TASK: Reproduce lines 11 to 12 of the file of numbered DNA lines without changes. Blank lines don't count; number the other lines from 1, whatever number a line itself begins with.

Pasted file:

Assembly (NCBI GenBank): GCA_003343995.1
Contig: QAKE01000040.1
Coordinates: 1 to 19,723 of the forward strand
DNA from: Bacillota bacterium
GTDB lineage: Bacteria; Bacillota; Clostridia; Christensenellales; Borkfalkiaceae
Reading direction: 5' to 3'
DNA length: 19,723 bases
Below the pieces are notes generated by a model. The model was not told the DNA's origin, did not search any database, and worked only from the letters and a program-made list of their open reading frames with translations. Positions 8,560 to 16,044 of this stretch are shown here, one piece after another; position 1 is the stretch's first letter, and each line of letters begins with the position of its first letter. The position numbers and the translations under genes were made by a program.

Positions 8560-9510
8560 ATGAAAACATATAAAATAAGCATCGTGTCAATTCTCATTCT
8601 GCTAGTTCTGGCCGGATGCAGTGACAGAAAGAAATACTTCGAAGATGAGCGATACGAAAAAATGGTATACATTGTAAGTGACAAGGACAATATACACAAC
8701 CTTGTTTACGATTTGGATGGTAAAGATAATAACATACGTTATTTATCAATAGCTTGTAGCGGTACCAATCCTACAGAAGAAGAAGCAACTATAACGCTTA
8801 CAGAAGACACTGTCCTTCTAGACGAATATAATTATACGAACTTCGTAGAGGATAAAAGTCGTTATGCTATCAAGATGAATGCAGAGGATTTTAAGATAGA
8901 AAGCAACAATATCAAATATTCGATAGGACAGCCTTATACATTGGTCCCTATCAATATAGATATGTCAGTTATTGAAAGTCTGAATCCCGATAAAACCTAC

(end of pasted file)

8601 GCTAGTTCTGGCCGGATGCAGTGACAGAAAGAAATACTTCGAAGATGAGCGATACGAAAAAATGGTATACATTGTAAGTGACAAGGACAATATACACAAC
8701 CTTGTTTACGATTTGGATGGTAAAGATAATAACATACGTTATTTATCAATAGCTTGTAGCGGTACCAATCCTACAGAAGAAGAAGCAACTATAACGCTTA